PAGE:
Those solutions are usually paid (cheap, but a credit card / paypal / whatever is usually a requirement).
2. E-mail gateways: This has been suggested before but yes, gateways for services outside the US exist. This is, as well, very country specific, but Googling should help in this case too. Try Googling country find carrier of a phone number (or something similar in your language). That will let you determine where the phone number you're trying to text is.
Those services aren't 100% reliable, if it's possible to move numbers between carriers and you're trying to text a number that has been moved, it may guess the old carrier. It usually uses numbering classes to guess. Numbering classes are ranges of phone numbers assigned to your carrier for use by your country's phone authority.
After figuring out the carrier, try Googling carrier name email to sms gateway. You should find a domain that you send emails to, the address should usually look like number@domain. Those exist for most (though not all carriers). If the carrier is aMVNO (a small carrier), try Googling the carrier along with a keyword like infrastructure to figure out whose infrastructure it uses. Building mobile infrastructure is very costly, so small carriers usually use the infrastructure of bigger carriers, so it's usually possible to use their gateways. For example, the scenario may look like this:
1. you have a number 123 456 7890 and you know it's an Australian number.
2. You try Googling "find carrier of phone number Australia" and find a website.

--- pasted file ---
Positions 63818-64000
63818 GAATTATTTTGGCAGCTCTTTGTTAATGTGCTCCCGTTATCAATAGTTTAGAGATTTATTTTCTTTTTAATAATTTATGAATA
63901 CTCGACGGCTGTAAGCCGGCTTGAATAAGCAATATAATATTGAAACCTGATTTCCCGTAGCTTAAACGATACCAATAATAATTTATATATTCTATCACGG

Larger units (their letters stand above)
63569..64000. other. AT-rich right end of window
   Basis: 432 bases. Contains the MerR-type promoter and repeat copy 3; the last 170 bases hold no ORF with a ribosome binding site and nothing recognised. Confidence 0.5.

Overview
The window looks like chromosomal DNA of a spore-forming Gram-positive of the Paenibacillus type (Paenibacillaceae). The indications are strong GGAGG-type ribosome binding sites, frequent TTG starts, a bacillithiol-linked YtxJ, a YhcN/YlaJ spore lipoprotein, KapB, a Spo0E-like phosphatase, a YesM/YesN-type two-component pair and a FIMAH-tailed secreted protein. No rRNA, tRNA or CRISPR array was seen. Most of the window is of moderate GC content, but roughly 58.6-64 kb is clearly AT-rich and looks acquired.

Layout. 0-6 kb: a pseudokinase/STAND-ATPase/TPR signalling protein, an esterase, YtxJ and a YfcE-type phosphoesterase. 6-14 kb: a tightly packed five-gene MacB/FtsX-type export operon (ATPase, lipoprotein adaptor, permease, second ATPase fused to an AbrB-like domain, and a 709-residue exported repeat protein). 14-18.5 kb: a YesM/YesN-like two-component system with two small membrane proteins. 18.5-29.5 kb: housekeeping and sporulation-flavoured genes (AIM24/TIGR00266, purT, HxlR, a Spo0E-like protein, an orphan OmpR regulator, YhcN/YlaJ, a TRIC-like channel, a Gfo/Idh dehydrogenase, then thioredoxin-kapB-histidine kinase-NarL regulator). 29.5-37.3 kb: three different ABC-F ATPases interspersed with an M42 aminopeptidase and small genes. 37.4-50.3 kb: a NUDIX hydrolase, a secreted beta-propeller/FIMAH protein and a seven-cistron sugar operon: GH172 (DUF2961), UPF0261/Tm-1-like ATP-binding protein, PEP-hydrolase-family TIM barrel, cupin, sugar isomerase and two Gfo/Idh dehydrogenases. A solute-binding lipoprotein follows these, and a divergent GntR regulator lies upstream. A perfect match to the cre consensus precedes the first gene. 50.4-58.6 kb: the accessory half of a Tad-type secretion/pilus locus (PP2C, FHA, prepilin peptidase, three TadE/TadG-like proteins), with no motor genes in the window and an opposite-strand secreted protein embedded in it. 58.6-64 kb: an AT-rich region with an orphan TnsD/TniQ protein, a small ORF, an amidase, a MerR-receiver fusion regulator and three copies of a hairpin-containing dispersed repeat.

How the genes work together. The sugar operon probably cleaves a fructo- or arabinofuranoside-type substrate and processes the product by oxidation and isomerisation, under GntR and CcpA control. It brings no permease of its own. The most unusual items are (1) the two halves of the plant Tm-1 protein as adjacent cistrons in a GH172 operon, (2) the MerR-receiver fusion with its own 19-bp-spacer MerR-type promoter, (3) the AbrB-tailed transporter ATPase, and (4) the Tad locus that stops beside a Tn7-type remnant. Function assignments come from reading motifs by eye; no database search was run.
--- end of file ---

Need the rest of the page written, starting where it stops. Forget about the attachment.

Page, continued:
3. You enter that number and figure out it's owned by SomeLittleCarrier.
4. You try SomeLittleCarrier sms gateway but you figure out that that carrier doesn't have a gateway.
5. You find out what infrastructure the carrier is using, it turns out they're using the infrastructure of aVeryBigCarrier.
6. You look for aVeryBigCarrier's gateway on Google and find out that their domain is gateway.averybigcarrier.au 7. You send an meail to 1234567890@gateway.averybigcarrier.au and the person gets your text.
Beware that the texts you send that way include your email address and don't come from your phone number.
It's usually hard/impossible to reply to them. Some carriers provide sms to email gateways too, again, Google is your friend.

3. Windows and Android.
If you own an Android phone, you can connect it with your Windows computer so that you will be able to read and write texts on WIndows.
Those texts will then go through your phone and will be automatically send to wherever you wanted them to go. The recipient will not know that you've sent them from your computer, as they will come from your phone number. Normal fees for texting will apply, as it will be your phone sending the texts, your computer will only tell it what to send. Of course for that to work, your phone needs to be connected to the Internet.
The apps to do this are usually not very accessible but there's a really good solution called GTalk SMS. It's a bit hard to set up but if you / someone else needs assistance, reach me by email privately and I can provide help.

4. Connecting your phone to your computer. There are solutions to make your computer to act as a bluetooth speaker and keyboard. That way, you will be able to control your phone with your computer and make it sent texts or do anything else you'd like with it. I haven't tried the Bluetooth Keyboard part yet but I may if there's interest. That's the only solution that might work with the iPhone.

If you have an iPhone and want to send texts via an app, not by emulating a bt keyboard on your computer, and also want the texts to come from your number, you will need to get a mac.

I hope that answered all questions you might've had.



W dniu 2018-08-30 o 15:33, Dan Beaver pisze:
Hi,


I have been looking into doing this. However, there are so many
choices I am uncertain which to choose.


Has anyone else figured out any of the apps and services that are
accessible using NVDA to do SMS texting from a Windows system? If
so which are accessible and easy to use?


Thanks.


Dan Beaver